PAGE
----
Nellie Gail was born in Irving, Kansas in 1878. She later moved to Nebraska where she spent most of her childhood years. In 1994 at the age of 16, Nellie moved to California for a brief period of time to attend Citrus (Union) High School for two years, located in what is now known as the city of Glendora.

Nellie’s father ran the El Toro general store where she spent her summers helping out—and eventually met Lewis. It wasn’t until 1908 when the paths of Nellie (29) and Lewis (54) crossed once again and they were married.

Want to learn more about Lewis and Nellie? Check out this timeline.

Keeping History Alive

Picture this—you get a phone call from your cousin asking if you would like any of your great aunt’s belongings he found in an old horse tack room, including a mysterious tube that won’t open. He’s putting together a burn pile and wants to get rid of any unwanted items. Seems harmless, right?

Thankfully, his intuition paid off. As luck would have it, this very situation happened to Jared Mathis. His great aunt Louise was the last to leave the Moulton Ranch in the early 1970s. At 99 years old, she had acquired quite a few artifacts and memorabilia that sat perfectly preserved, untouched for decades.

After driving to her home in Santa Barbara to relieve his cousin from this unwanted mysterious tube, Jared brought it back home to Orange County. With a pair of pliers and some good elbow grease, he was able to successfully pry off the lid.

Would you believe it!? Inside the tube was the original spanish land grant assigned to Juan Avila from Ulysses S. Grant in the 1870s with the original wax stamp from congress, in pristine condition, of course.

It was at this moment Jared knew he had something worth preserving. After graduating college and spending over a decade working in Washington DC, Jared moved back to California in 2013 and began piecing together the rich heritage of his family.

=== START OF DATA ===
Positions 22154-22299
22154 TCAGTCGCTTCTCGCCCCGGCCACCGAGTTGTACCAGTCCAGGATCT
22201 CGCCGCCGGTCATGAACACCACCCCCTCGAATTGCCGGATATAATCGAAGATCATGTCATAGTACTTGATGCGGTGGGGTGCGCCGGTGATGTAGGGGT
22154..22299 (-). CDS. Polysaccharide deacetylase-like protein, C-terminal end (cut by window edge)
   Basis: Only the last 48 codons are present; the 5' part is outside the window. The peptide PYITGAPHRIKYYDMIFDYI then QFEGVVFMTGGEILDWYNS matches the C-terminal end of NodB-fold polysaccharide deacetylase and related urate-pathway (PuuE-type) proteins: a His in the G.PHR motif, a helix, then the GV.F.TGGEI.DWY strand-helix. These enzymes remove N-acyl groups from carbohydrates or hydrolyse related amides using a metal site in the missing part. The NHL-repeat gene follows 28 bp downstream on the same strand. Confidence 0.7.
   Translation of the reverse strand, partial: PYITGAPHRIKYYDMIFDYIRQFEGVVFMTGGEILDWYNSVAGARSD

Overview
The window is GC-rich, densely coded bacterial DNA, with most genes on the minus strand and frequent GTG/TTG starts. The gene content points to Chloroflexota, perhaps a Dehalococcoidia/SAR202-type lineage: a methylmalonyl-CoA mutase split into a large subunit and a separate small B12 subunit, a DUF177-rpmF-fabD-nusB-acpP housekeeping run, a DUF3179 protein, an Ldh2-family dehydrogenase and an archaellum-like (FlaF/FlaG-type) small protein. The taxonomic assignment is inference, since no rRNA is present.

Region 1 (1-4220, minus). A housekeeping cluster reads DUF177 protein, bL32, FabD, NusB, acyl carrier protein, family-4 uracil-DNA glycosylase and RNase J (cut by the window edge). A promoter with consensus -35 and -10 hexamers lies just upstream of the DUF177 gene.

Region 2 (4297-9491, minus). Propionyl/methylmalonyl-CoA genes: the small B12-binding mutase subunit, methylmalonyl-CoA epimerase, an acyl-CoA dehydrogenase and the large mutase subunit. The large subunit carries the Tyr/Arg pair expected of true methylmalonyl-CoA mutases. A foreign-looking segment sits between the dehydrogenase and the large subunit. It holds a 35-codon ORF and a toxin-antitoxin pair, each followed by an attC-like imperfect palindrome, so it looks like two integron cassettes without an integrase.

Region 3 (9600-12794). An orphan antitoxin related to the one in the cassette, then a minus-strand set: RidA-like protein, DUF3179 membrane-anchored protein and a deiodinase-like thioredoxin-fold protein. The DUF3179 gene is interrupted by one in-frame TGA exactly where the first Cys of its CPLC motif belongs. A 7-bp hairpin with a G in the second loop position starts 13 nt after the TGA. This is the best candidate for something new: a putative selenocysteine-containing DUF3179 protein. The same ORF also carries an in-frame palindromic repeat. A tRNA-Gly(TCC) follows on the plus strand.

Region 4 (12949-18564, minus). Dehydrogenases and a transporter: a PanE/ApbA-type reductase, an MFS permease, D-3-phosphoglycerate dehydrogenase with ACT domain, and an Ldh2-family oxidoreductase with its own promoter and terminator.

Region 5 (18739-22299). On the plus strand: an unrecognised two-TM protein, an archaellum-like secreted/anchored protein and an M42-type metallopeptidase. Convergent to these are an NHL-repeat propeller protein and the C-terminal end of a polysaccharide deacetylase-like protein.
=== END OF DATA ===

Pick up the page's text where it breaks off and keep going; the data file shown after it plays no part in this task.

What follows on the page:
Interesting Fact: If you are a resident of Orange County, you are a part of the Moulton Ranch history! Come visit us to see the property overview map to learn if you live on the original 22,000 acres of Moulton Ranch.

Moulton Museum Program Offerings

Through our conversations with the Moulton Family and researching the various artifacts we’ve discovered over the years, it is clear that Lewis and Nellie cared deeply about the folks in their community. We strive to keep our community at the forefront of everything we do.

We are currently collaborating with local teachers and administrators to develop an educational field trip program that serves students across Orange County. Right now, we are focusing on the Saddleback and Capistrano school districts and are eager to expand beyond that!

Our museum is currently open to the public, for FREE, on Tuesdays. You can also make an appointment to schedule an event or private tours. If you want to learn more about the Moulton Family and how Moulton Museum is keeping Orange County’s history and ranching era alive, you won’t want to miss our current exhibition – 1874: Into the West.

Do you have a Pioneer Spirit?

Visit Moulton Museum online or book a tour to learn more about the Moulton Family and the rich history of Orange County.